Hi-ho, Michael the barkeep here, and today we’re celebrating what would have been Jim Henson’s 78th birthday. Henson is best known for creating the Muppets and Sesame Street, but he began working with puppets long before he introduced the world to Kermit, Piggy, Fozzie, Gonzo and the rest.
Henson got his start when he was just a teenager, making puppets for a Saturday morning children’s show called The Junior Morning Show that was broadcast in the Washington D. C. Later, as a college freshman, Henson would be hired by another D. C. station to create a puppet show called Sam And Friends. The show featured five minute sketches starring a bald humanoid puppet named Sam and his friends, which included a lizard-like creature called Kermit.
From there, it was only a matter of time before Henson and his felt puppet-marionette hybrids received national attention, appearing on many different tv shows. In 1963, the Muppet Rowlf the Dog appeared on The Jimmy Dean Show and quickly became Dean’s sidekick. In 1969, the Children’s Television Workshop hired Henson to work on a new education children’s show called Sesame Street, and in 1975, Henson would create Muppet sketches for the first season of Saturday Night Live. Although the Muppets and Saturday Night Live parted ways after that first season, Henson would draw inspiration from that variety show to create The Muppet Show.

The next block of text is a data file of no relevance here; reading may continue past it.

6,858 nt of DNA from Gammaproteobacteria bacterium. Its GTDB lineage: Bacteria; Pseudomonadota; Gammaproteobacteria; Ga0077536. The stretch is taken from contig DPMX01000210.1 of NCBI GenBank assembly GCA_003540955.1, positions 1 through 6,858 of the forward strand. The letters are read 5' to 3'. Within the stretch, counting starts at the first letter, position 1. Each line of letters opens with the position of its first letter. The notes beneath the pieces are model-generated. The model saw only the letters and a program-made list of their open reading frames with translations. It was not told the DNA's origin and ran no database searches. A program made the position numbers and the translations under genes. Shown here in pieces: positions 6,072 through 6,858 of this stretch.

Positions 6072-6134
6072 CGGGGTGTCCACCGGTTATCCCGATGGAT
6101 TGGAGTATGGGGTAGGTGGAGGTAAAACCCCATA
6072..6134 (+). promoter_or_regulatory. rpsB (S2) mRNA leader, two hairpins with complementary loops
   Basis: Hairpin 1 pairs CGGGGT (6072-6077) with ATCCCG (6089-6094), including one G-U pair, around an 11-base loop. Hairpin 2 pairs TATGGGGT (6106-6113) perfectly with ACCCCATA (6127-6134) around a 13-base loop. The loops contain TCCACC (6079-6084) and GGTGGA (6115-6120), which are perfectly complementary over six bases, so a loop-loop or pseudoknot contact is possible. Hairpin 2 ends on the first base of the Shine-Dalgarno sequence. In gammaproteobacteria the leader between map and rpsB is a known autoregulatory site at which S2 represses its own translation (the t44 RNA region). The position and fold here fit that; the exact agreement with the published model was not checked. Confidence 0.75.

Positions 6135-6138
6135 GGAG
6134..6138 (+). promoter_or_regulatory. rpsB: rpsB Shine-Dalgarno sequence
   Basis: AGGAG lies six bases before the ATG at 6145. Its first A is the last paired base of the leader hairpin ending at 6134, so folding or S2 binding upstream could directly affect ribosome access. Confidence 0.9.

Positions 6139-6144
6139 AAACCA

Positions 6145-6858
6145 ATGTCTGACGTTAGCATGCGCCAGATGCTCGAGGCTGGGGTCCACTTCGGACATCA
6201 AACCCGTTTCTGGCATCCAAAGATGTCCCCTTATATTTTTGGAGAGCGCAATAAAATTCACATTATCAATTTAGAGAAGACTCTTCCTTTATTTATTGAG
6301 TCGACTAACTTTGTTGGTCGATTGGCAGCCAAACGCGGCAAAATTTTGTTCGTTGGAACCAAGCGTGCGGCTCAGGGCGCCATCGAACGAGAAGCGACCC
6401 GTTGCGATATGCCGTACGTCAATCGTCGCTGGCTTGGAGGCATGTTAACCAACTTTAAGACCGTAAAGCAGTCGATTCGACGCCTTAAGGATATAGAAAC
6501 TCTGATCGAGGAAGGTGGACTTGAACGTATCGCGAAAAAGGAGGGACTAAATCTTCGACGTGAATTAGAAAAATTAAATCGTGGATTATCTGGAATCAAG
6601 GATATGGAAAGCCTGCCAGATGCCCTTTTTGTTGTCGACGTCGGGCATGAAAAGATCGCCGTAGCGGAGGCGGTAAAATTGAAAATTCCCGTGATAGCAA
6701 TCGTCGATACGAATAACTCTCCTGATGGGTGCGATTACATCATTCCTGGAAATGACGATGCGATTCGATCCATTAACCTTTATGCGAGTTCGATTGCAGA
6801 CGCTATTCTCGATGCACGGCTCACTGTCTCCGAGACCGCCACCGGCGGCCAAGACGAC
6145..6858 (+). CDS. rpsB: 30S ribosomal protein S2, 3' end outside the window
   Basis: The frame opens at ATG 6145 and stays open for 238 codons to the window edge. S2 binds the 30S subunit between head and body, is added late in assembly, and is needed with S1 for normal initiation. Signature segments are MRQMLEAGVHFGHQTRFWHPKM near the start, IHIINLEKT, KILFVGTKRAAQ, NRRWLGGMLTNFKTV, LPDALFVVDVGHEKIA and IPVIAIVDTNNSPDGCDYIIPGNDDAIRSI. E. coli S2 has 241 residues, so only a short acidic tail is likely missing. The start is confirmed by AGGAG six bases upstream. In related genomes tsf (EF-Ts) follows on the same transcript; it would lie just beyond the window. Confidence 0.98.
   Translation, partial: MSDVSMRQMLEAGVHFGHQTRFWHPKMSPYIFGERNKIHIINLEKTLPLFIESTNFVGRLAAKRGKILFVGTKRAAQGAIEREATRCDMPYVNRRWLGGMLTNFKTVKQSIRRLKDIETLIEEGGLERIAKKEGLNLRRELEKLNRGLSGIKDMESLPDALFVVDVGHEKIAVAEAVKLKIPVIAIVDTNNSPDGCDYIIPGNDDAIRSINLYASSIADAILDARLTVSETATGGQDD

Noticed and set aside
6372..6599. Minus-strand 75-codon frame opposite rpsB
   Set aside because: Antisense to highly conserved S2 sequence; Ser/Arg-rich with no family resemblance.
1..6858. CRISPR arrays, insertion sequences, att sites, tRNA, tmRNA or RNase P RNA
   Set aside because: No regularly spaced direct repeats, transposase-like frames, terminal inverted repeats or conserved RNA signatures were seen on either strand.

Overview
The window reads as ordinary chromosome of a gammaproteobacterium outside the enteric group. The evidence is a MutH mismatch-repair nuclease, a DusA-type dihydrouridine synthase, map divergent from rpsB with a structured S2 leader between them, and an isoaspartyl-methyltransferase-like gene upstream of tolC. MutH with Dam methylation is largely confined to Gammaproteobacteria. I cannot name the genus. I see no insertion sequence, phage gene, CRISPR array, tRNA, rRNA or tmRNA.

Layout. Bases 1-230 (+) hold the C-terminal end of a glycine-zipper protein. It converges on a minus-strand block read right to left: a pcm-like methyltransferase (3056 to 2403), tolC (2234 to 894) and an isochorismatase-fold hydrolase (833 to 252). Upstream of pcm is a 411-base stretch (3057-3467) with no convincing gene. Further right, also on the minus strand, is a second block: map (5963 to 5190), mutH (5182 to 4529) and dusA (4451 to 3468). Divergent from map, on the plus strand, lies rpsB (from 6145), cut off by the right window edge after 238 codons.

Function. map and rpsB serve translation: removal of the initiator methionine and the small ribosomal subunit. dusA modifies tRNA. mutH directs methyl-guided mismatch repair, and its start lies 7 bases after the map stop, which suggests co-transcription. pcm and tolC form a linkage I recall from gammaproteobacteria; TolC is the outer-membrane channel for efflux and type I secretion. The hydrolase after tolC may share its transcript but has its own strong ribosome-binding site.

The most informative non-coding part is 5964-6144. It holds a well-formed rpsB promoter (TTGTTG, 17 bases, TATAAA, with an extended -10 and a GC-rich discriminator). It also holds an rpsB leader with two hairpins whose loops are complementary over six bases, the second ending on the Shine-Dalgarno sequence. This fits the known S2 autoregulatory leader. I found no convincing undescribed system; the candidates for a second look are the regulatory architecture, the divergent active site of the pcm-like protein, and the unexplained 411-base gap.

The Muppet Show united Kermit and Rowlf with a whole troupe of new Muppets as they attempted to put on their own variety show full of sketches, songs and celebrity guests. Of course, backstage antics and a pair of grumpy old hecklers would always keep the show from running smoothly. As Muppet performer Jerry Juhl once said about the Muppets, “if The Muppet Show had a basketball team, the score would always be Frog 99, Chaos 98.”
So, on the anniversary of Jim Henson’s birth, let’s raise a glass to Kermit the Frog’s ability to keep chaos in check with a Green Frog cocktail. This drink’s main ingredient is the bright green banana flavored Dutch liqueur Pisang Ambon, and combining it with lemon-lime soda creates a nice fruity cocktail.
- 1 1/2 ounces Pisang Ambon
- 3 ounces lemon-lime soda
Pour the Pisang Ambon and soda into a highball glass with ice. Add a few drops of lime juice and stir.
Tomorrow: America’s first newspaper.